“Over in Naioth at Ramah,” they said.
23 So Saul went to Naioth at Ramah. But the Spirit of God came even on him, and he walked along prophesying until he came to Naioth. 24 He stripped off his garments, and he too prophesied in Samuel’s presence. He lay naked all that day and all that night. This is why people say, “Is Saul also among the prophets?”
- 1 Samuel 19:9 Or But a harmful
New International Version (NIV)Holy Bible, New International Version®, NIV® Copyright ©1973, 1978, 1984, 2011 by Biblica, Inc.® Used by permission. All rights reserved worldwide.
‘O my strength, I will watch for you; for you, O God, are my fortress. My God in his steadfast love will meet me’.1
When we become discouraged in the face of obstacles, it is usually because we look at the human equation. From that perspective, David had no chance. Stacked against him were the king’s intent to kill him and his power to mobilize numerous servants who could do his bidding. Yet, God works behind the scenes and it is clear that he blocks Saul’s every move. We are reminded once again that it is not the hopelessness of our human circumstances but God’s presence with us that will determine the outcome.
God often works through others; Jonathan’s selfless help will lose him the throne but give David some breathing space. His argument appeals to his father’s conscience and Saul listens (vs 4–6), though the reconciliation will crack under pressure. David’s success over the Philistines arouses Saul’s inner torment (v 9). Unresolved issues do not dissipate: God brings them to the surface so that they might be healed. However, Saul’s response is not repentance but a renewed ferocity to murder. Yet, God never slumbers – and David again evades death.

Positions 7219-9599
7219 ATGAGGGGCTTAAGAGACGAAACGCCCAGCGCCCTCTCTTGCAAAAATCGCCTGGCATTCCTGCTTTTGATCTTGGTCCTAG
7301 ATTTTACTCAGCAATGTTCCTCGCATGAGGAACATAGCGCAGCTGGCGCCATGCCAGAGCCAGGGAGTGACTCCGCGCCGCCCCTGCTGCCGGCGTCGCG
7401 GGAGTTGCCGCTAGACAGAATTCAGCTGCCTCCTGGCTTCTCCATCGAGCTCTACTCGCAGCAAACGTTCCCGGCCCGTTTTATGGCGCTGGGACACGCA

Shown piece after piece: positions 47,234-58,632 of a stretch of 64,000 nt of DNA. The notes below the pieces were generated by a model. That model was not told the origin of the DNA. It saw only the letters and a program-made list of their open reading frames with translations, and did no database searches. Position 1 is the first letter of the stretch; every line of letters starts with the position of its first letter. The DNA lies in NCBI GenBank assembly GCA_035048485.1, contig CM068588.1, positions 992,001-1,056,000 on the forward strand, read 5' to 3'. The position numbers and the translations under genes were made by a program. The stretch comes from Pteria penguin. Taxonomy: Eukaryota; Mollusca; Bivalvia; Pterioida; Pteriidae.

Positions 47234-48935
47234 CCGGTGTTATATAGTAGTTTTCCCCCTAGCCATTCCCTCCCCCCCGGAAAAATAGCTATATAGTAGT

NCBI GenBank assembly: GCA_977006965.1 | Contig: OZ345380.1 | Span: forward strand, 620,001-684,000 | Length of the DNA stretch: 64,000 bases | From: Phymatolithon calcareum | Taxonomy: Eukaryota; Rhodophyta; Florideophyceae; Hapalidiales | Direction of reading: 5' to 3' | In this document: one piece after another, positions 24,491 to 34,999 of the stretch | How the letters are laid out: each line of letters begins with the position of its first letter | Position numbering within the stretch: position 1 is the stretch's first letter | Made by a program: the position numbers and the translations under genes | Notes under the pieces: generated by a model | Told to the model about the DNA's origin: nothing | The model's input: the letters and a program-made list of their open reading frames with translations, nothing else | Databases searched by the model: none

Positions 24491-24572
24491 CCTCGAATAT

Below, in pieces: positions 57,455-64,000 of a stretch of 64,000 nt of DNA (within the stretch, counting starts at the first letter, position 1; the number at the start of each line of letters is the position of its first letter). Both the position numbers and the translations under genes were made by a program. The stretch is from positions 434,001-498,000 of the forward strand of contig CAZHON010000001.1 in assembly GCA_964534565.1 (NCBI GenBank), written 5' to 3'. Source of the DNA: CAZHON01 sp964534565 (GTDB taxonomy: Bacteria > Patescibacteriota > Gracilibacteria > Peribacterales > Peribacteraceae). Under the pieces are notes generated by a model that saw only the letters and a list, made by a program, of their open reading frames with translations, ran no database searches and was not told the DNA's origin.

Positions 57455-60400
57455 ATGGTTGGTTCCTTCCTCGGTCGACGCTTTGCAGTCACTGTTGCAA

Michal’s protectiveness of her husband has some dubious aspects (household gods and her lie, vs 13,14,17) though the narrator does not condemn her explicitly. Perhaps the latter issue was motivated by fear of what Saul might do to her in revenge. David inspires love and loyalty in Saul’s own family: surely a thorn in the king’s flesh. The final incident (vs 18–24) highlights most explicitly, almost in humorous form, how God’s Spirit overpowers the messengers and then ultimately Saul himself. The possession of the Spirit once marked Saul out as king.2 Now it divests him of his garments, the symbols of kingship.3 Through it all, the Lord works his hidden purposes.
Lord, may we recognize your hidden work, whether you are awakening our conscience, supporting us, or revealing your perspective on our situation.
Gracious One, my world is often filled with change, periodic upheaval, and chaos. I ask for your stabilizing presence and the assurance of your sovereignty in my life and world.
1 Ps 59:9,10, NRSV 2 1 Sam 10:6,9–12 3 David G Firth, 1 & 2 Samuel, Apollos, 2009, p219–220
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Last Updated on October 31, 2022 by kingstar